Conversion: You Asked (sort Of), I Answered


August 7, 2006

I always feel bad when someone lands on my blog with a perfectly good conversion or WA question but doesn’t get to a perfectly good answer. So here are some searches that visitors have done, with answers:

Google good conversion rate. This one came through to my blog in a few different word combinations. I talked to a Google rep about one of my customers recently and he told me that they consider a good Click Through Rate to be 1% or higher. (Remember, he was just an ad rep, so take it for what it’s worth. I’ve seen a lot higher with no success and a lot lower with a great deal of success.) This is not really conversion, just CTR, but I think that’s what the searchers were looking for. Which takes me to the next search:

What is the difference between clickthrough rate and conversion rate? Since conversion is in the eye of the beholder, you could certainly say that in Google’s and Yahoo’s eyes, clickthrough rate is conversion. For that matter, any company that charges you by the click should see them as the same. After all, when the visitor clicks, Google/Yahoo get paid, and that’s their goal. The same thing is true for AdSense publishers — when someone clicks on an ad, the website owner who publishes the ad gets paid. But I’m betting that this searcher owns a site, sends traffic to her site using a PPC campaign, and really needs to understand the difference between the two rates. So: CTR is the number of clicks divided by the number of times your ad was shown. If you have a high CTR, Google will promote your position on the page, but last time I checked Yahoo! only cared how much you paid for your ad. Then once the visitor arrives at your site, you still have to convince them to take action — to buy, to download, to sign up. What happens on your site is usually your conversion.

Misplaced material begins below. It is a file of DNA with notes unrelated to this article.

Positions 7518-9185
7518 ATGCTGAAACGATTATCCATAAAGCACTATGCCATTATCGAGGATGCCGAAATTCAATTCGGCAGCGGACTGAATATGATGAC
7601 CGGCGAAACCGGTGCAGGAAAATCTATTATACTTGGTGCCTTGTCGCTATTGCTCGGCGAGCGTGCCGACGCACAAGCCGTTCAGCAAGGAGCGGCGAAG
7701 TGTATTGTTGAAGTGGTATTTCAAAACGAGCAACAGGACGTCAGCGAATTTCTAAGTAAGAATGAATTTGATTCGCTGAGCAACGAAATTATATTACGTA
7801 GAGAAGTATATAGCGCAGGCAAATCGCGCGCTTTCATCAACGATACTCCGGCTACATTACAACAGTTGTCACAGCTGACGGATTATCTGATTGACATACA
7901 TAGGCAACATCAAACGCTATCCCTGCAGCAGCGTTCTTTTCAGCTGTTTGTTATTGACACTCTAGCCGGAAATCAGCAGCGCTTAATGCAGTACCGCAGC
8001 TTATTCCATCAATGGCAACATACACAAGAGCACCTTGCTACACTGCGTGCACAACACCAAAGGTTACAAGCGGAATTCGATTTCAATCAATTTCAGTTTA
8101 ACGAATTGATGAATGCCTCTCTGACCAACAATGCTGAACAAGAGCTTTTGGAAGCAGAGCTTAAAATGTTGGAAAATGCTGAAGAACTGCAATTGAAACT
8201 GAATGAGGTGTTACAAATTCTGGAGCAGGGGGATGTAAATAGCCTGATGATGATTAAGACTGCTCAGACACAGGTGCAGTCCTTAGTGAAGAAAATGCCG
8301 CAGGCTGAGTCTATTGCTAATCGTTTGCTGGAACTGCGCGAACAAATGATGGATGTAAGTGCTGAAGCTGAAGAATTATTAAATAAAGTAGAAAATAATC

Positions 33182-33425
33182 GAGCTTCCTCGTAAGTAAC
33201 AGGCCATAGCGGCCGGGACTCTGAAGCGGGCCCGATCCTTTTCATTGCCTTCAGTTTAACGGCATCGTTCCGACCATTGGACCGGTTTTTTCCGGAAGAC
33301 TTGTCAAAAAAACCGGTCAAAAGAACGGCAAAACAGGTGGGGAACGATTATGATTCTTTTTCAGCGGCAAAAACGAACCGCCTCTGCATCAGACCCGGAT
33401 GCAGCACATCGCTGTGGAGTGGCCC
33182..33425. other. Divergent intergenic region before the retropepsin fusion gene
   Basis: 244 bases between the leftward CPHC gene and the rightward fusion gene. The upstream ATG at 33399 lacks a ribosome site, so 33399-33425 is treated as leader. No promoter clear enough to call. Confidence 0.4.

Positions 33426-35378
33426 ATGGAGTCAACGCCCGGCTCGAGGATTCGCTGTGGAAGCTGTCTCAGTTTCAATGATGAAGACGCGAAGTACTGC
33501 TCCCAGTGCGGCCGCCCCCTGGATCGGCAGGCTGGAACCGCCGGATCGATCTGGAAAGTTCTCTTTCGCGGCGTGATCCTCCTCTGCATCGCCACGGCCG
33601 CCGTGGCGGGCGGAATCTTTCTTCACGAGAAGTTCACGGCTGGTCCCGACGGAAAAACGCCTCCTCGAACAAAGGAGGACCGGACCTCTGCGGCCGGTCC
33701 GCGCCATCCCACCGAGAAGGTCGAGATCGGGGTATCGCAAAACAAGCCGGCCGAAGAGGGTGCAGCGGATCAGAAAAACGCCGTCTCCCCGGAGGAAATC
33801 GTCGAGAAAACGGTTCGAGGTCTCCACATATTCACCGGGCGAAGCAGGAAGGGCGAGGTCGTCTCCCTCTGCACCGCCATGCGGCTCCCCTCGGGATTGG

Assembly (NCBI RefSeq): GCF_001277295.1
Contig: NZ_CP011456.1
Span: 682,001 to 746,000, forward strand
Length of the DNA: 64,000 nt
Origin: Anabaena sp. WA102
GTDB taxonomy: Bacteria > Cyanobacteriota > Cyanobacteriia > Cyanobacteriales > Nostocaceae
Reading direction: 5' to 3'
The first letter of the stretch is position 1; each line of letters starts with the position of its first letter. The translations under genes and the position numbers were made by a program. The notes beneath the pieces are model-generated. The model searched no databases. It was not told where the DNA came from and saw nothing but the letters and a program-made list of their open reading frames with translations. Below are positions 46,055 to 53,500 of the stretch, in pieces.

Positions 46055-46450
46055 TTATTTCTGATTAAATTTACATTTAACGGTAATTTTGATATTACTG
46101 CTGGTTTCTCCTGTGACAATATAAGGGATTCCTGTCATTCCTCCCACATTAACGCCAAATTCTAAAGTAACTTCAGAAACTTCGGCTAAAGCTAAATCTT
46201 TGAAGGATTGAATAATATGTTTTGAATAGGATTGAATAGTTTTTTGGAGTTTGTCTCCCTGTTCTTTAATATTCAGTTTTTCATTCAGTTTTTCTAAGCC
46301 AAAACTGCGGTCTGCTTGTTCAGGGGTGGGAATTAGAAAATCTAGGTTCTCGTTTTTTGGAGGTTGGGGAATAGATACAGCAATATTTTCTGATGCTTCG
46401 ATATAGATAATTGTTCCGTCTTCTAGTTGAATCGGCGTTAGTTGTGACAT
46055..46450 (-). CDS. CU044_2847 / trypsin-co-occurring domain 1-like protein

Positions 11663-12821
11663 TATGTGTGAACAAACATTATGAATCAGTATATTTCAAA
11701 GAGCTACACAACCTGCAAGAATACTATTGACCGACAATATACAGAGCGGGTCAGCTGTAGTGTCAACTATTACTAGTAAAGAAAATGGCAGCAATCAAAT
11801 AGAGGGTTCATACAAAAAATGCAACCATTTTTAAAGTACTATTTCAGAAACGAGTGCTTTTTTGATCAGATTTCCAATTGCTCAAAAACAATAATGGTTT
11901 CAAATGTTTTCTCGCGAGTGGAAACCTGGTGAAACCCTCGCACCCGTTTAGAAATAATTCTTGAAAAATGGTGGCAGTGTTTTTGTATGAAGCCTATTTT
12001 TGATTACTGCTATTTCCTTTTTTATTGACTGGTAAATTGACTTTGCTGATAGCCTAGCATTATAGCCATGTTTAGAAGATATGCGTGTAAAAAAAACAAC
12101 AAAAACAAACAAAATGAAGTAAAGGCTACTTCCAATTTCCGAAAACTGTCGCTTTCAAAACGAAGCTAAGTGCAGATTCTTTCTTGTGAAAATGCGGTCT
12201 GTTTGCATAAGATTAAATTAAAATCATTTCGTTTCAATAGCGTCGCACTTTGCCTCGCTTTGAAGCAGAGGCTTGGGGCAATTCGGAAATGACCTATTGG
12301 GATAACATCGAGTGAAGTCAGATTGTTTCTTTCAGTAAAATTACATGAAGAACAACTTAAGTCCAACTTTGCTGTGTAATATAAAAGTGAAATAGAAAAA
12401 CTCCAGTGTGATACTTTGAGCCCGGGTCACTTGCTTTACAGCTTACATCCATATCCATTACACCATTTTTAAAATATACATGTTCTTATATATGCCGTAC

Great 404 messages. Although I have already done a post or two on this topic, I fall in love, over and over again, with’s 404 message: “Zoinks! We met an error and the error won!”

Cost of Omniture SiteCatalyst Suite. I’m not a rep and I don’t have inside info, but I am fairly certain that you can get a stripped down version (only two supported seats, only one seat gets the Excel Client plug-in in “write” mode, only two custom reports, only one Report Suite, no Discover, no Vista rules, etc.) for about $25K/year. I think you could spend six figures if you wanted to.

Omniture implementation guide. You don’t even have to call up LiveSupport to get it, you can find it in their knowledge base. But I recommend the Quickstart guide first.

Omniture + Microsoft. That one came through twice. Also twice, Omniture + Maximine. Hmmm…

Google Sitemaps downside. Well, the hard part is understanding what this searcher was asking , was it about having a real xml sitemap for Google or about using the functionality of Sitemaps? If the former, the downside is that you have to find a tool that will automatically update your xml sitemap or you have to do it manually. If the latter, I keep wondering about security. Google establishes ownership by letting you put on a meta tag or a new page with a name they give you, but once you have that functionality, and you leave the company, how does someone erase your abilities to access the sitemap info? It’s probably there and I just haven’t found it. (Comments? comments?)

What did you pay for your 2006 Honda Accord VP? Well, it was actually a 2002 red Honda Accord 5-speed EX, and I paid $22K. When I did a search to link to the post, I found three of them (I obviously write about my Honda all the time…it is a great tail term…) But I really want a hybrid. I wonder if they come with manual transmission.

And my favorite, What does website conversion mean? This person might have been asking for a definition: conversion is when the visitor raises his hand and says, “I’m interested!” Maybe it’s a sale but maybe it’s just an email signup. In any case, she converts from being a tire-kicker to something more — a buyer, a prospect, a suspect. Alternatively, the question might have been a bit more philosophical, “But what does conversion really mean?” I think that after taking on two important bloggers on this question once in the past week, I’m not really ready to go there tonight.

Robbin Steif